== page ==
The governments of Grenada and St Vincent and the Grenadines have complained about the European Union’s decision to include them on a list of 30 international tax havens, reports the Latin American Herald.
“Grenada’s inclusion implies that Grenada is not doing sufficient to guard against harmful tax practices,” Prime Minister Keith Mitchell told legislators on Tuesday.
He said his administration was “profoundly disappointed by the decision” and he faulted the EU for ignoring the hard work done by Grenada to comply with global standards for transparency.
The Financial Services Authority in St Vincent and the Grenadines said Tuesday in a statement that it intends to object to what it described as blacklisting.
“Of absolute significance is that St Vincent and the Grenadines has already been assessed as NOT being a tax haven by the OECD (Organization for Economic Cooperation and Development), the responsible international body for international tax compliance purposes,” the FSA said, calling for a regional response to the EU list.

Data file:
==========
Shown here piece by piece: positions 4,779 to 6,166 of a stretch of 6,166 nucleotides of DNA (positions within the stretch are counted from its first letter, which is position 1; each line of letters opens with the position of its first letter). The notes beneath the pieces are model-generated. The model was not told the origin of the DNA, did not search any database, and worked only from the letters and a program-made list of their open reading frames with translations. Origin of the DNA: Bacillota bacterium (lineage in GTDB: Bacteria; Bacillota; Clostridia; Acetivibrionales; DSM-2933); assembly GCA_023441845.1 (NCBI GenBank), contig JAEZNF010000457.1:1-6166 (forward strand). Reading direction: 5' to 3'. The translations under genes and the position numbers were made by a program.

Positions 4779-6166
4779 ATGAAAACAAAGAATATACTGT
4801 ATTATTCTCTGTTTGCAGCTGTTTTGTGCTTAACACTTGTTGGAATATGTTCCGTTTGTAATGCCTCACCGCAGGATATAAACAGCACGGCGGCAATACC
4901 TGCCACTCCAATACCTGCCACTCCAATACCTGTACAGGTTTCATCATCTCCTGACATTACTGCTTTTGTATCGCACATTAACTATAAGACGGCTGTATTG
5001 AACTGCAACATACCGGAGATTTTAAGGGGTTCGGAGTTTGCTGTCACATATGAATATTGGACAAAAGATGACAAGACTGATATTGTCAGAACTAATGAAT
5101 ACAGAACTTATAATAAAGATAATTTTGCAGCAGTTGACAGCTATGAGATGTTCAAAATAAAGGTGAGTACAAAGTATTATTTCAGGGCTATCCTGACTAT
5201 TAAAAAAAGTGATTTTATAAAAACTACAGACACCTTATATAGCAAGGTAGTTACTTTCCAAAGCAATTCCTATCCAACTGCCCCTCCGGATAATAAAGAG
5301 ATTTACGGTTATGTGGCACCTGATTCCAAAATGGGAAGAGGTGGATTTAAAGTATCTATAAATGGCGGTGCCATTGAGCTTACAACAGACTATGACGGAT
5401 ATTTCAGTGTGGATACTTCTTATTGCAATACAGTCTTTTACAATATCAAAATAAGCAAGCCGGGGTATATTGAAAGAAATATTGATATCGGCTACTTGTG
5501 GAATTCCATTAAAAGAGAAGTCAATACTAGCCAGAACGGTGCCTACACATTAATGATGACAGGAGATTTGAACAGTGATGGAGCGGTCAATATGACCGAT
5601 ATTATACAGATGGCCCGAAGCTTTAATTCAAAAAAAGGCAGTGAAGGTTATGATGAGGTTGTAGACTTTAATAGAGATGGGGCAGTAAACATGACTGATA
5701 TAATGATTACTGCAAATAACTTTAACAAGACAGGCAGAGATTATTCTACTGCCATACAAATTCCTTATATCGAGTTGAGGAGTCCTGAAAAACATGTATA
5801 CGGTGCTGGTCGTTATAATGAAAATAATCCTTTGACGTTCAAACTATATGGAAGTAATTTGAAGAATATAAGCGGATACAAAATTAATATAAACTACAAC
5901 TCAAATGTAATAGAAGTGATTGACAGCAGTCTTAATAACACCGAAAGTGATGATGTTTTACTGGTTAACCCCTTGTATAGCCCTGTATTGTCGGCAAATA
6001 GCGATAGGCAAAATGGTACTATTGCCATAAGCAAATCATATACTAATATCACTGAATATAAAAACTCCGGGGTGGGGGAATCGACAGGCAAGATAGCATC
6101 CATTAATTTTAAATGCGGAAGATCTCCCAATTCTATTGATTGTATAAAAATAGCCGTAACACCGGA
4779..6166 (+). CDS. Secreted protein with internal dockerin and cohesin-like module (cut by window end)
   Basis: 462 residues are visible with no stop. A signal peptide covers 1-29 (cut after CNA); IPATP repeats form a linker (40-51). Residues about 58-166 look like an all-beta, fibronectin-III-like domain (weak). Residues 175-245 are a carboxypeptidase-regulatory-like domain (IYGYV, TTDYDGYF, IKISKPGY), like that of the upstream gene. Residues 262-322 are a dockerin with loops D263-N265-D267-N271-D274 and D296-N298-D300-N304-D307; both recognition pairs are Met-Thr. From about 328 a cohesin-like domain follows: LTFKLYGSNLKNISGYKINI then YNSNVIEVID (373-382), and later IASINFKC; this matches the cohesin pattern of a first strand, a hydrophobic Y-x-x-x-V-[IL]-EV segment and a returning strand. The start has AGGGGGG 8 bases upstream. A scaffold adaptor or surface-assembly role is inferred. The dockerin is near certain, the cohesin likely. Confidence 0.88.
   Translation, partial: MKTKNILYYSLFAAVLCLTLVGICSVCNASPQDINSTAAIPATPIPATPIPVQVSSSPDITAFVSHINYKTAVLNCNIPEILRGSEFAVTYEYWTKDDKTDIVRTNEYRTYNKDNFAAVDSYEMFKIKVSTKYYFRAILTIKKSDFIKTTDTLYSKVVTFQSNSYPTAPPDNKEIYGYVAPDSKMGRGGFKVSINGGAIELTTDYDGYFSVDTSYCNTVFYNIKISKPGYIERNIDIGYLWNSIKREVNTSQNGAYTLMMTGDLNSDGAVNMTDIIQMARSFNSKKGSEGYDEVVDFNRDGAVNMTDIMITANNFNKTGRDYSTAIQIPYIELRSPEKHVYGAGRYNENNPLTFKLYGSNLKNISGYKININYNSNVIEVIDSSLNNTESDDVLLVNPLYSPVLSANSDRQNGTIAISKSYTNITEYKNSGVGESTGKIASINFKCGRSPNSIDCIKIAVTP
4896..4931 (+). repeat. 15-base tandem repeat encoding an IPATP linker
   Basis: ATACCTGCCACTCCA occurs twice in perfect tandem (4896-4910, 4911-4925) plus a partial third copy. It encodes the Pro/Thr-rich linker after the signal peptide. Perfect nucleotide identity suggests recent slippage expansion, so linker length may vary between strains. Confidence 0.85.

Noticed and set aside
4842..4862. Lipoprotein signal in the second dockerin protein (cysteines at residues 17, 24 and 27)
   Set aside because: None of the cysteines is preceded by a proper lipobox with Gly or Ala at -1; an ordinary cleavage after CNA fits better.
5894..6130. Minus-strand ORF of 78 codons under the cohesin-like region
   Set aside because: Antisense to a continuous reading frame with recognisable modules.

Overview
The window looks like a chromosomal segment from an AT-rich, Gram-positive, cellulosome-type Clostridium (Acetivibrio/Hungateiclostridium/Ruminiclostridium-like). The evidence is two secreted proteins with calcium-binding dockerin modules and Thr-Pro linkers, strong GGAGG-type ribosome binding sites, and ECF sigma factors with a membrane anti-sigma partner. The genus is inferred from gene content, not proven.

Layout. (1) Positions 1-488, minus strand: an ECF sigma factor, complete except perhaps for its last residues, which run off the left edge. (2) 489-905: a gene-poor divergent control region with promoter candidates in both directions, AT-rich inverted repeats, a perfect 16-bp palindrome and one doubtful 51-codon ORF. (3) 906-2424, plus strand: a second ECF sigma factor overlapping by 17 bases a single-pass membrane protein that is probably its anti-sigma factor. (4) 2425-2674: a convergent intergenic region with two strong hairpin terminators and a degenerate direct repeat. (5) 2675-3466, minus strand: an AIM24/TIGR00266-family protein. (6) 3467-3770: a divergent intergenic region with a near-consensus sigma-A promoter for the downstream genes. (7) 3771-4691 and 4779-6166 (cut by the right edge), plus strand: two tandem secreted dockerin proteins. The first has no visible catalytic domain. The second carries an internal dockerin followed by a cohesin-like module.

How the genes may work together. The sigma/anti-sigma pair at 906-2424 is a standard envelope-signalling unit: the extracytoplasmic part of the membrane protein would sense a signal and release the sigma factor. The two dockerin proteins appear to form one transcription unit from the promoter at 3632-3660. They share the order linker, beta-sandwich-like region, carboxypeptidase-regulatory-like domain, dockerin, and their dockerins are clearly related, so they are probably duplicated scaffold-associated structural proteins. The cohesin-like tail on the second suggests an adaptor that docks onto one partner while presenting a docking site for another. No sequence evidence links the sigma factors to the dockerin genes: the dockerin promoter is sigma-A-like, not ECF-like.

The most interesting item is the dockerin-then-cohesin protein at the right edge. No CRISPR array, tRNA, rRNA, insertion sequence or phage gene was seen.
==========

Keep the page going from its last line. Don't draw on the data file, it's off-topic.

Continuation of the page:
The EU list, released last Wednesday, names 13 Caribbean countries among 30 nations worldwide that are not doing enough to crack down on tax avoidance.
On Monday, the head of the European Union Delegation to Barbados and the Eastern Caribbean, Mikael Barford, maintained that the decision to release the list of international tax havens should not be regarded as an attempt to blacklist any country.
“The criteria may not be blacklisting, in a traditional sense, as it is very often perceived,” he said.
The list is “not likely” to have any effect on the credit ratings or investments flows of the named Caribbean countries, Barford said.
Besides Grenada and St Vincent, the Caribbean territories as tax havens are: Antigua and Barbuda, the Bahamas, Barbados, Belize, Bermuda, St Kitts and Nevis, Anguilla, Bermuda, the British Virgin Islands, the Cayman Islands, Montserrat and the Turks and Caicos Islands.